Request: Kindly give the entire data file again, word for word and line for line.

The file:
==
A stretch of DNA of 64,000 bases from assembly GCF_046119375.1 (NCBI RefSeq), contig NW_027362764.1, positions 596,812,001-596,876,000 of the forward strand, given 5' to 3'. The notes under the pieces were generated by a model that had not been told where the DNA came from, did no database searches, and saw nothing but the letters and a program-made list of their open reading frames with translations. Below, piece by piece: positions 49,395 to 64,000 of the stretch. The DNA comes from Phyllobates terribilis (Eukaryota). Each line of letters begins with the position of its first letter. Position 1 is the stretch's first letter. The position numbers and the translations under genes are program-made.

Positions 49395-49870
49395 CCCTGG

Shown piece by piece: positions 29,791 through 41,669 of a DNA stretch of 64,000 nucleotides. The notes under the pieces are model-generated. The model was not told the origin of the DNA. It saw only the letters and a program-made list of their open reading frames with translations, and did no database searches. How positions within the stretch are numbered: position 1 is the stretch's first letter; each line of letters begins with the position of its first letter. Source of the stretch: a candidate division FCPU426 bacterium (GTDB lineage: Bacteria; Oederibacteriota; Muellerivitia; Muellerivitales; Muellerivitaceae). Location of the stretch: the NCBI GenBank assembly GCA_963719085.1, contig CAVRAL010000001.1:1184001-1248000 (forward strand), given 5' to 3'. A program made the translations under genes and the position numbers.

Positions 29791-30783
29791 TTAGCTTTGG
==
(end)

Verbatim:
A stretch of DNA of 64,000 bases from assembly GCF_046119375.1 (NCBI RefSeq), contig NW_027362764.1, positions 596,812,001-596,876,000 of the forward strand, given 5' to 3'. The notes under the pieces were generated by a model that had not been told where the DNA came from, did no database searches, and saw nothing but the letters and a program-made list of their open reading frames with translations. Below, piece by piece: positions 49,395 to 64,000 of the stretch. The DNA comes from Phyllobates terribilis (Eukaryota). Each line of letters begins with the position of its first letter. Position 1 is the stretch's first letter. The position numbers and the translations under genes are program-made.

Positions 49395-49870
49395 CCCTGG

Shown piece by piece: positions 29,791 through 41,669 of a DNA stretch of 64,000 nucleotides. The notes under the pieces are model-generated. The model was not told the origin of the DNA. It saw only the letters and a program-made list of their open reading frames with translations, and did no database searches. How positions within the stretch are numbered: position 1 is the stretch's first letter; each line of letters begins with the position of its first letter. Source of the stretch: a candidate division FCPU426 bacterium (GTDB lineage: Bacteria; Oederibacteriota; Muellerivitia; Muellerivitales; Muellerivitaceae). Location of the stretch: the NCBI GenBank assembly GCA_963719085.1, contig CAVRAL010000001.1:1184001-1248000 (forward strand), given 5' to 3'. A program made the translations under genes and the position numbers.

Positions 29791-30783
29791 TTAGCTTTGG